Queer Crips: Disabled Gay Men and Their Stories

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Bob Guter, John R. Killacky
Harrington Park Press, 2004 - Medical - 225 pages
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Get an inside perspective on life as a disabled gay man!

Queer Crips: Disabled Gay Men and Their Stories reverberates with the sound of “cripgay” voices rising to be heard above the din of indifference and bias, oppression and ignorance. This unique collection of compelling first-person narratives is at once assertive, bold, and groundbreaking, filled with characters—and character. Through the intimacy of one-on-one storytelling, gay men with mobility and neuromuscular disorders, spinal cord injury, deafness, blindness, and AIDS, fight isolation from society—and each other—to establish a public identity and a common culture.

Queer Crips features more than 30 first-hand accounts from a variety of perspectives, illuminating the reality of the everyday struggle disabled gay men face in a culture obsessed with conformist good looks. Themes include rejection, love, sex, dating rituals, gaycrip married life, and the profound difference between growing up queer and disabled, and suffering a life-altering injury or illness in adulthood. Co-edited by Bob Guter, creator and editor of the webzine BENT: A Journal of Cripgay Voices, the book includes:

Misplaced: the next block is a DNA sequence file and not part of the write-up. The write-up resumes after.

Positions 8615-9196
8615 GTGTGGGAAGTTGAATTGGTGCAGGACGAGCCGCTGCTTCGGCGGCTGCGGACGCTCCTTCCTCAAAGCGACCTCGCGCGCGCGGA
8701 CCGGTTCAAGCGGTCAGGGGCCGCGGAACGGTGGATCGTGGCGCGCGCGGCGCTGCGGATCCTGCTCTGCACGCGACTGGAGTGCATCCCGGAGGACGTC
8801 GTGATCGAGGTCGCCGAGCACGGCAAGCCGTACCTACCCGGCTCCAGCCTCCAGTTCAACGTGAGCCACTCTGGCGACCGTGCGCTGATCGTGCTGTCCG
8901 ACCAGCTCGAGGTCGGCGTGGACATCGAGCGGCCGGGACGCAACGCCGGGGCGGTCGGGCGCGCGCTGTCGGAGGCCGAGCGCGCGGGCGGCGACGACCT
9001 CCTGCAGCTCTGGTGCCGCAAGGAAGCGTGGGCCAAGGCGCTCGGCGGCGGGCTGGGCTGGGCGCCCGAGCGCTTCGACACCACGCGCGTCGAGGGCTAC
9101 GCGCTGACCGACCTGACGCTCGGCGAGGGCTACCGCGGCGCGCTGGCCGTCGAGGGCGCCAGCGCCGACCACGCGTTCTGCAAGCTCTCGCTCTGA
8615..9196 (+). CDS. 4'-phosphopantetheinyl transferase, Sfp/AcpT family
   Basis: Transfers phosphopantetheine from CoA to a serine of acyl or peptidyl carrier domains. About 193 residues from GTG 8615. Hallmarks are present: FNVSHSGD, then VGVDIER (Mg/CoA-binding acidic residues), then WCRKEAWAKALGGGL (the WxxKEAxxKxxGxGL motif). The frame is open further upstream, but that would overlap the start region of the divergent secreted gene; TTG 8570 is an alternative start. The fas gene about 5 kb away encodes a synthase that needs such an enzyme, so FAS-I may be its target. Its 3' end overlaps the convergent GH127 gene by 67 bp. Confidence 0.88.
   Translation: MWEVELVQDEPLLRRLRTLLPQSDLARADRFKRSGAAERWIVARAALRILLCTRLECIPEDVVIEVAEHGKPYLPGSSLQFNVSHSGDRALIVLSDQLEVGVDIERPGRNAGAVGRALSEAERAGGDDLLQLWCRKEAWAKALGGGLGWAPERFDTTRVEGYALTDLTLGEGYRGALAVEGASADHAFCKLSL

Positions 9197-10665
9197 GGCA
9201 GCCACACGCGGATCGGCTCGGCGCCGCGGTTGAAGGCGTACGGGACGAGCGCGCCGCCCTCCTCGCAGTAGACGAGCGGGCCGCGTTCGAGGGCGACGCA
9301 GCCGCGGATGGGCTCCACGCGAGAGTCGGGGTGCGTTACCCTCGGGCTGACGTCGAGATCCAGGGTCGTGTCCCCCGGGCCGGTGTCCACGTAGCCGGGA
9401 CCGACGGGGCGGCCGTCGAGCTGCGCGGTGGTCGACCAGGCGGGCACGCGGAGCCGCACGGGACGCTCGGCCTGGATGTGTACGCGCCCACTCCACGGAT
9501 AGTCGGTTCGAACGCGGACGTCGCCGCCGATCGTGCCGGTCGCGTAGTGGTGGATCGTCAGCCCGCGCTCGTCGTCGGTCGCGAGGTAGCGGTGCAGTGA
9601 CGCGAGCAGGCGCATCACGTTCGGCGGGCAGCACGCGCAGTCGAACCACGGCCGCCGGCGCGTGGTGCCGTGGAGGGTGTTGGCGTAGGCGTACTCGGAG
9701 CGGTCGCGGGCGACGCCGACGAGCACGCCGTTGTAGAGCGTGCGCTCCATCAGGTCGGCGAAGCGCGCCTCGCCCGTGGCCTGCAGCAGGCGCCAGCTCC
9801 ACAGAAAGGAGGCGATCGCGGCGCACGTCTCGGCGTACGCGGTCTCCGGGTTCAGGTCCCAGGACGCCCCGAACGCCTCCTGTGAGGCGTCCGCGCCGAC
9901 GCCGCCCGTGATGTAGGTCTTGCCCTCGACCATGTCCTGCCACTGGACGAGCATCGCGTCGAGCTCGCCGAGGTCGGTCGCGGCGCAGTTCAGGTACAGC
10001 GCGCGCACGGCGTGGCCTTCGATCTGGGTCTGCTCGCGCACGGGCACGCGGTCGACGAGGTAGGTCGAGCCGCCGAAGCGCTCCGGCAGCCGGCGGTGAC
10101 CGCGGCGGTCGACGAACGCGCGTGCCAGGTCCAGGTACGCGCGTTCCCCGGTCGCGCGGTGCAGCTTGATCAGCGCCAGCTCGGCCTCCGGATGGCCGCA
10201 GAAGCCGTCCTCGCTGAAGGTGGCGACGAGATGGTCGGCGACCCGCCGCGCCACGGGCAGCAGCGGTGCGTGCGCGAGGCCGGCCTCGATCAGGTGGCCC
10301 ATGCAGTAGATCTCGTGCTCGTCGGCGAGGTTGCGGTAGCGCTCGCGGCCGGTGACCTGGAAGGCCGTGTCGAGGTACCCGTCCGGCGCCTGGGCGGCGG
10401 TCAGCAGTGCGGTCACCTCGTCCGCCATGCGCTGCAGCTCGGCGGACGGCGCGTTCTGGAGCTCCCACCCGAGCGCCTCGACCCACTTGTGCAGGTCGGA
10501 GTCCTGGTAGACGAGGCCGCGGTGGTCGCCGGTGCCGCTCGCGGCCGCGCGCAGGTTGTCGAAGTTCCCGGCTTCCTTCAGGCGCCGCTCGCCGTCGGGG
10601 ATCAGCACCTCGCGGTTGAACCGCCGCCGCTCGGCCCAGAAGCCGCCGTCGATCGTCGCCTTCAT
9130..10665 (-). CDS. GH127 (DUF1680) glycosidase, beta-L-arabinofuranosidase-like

• two performance pieces from acclaimed author and actor Greg Walloch
  • poetry from Chris Hewitt, Joel S. Riche, Raymond Luczak, Mark Moody, and co-editor John Killacky
  • essays from BENT contributors Blaine Waterman, Raymond J. Aguilera, Danny Kodmur, Thomas Metz, Max Verga, and Eli Clare
  • interviews with community activist Gordon Elkins and Alan Sable, one of the first self-identified gay psychotherapists in the United States
  • and much more!
Queer Crips is a forum for neglected cripgay voices speaking words that are candid, edgy, bold, dreamy, challenging, and sexy. The book is essential reading for academics and students working in lesbian and gay studies, and disability studies, and for anyone who's ever visited the place where queerness and disability meet.

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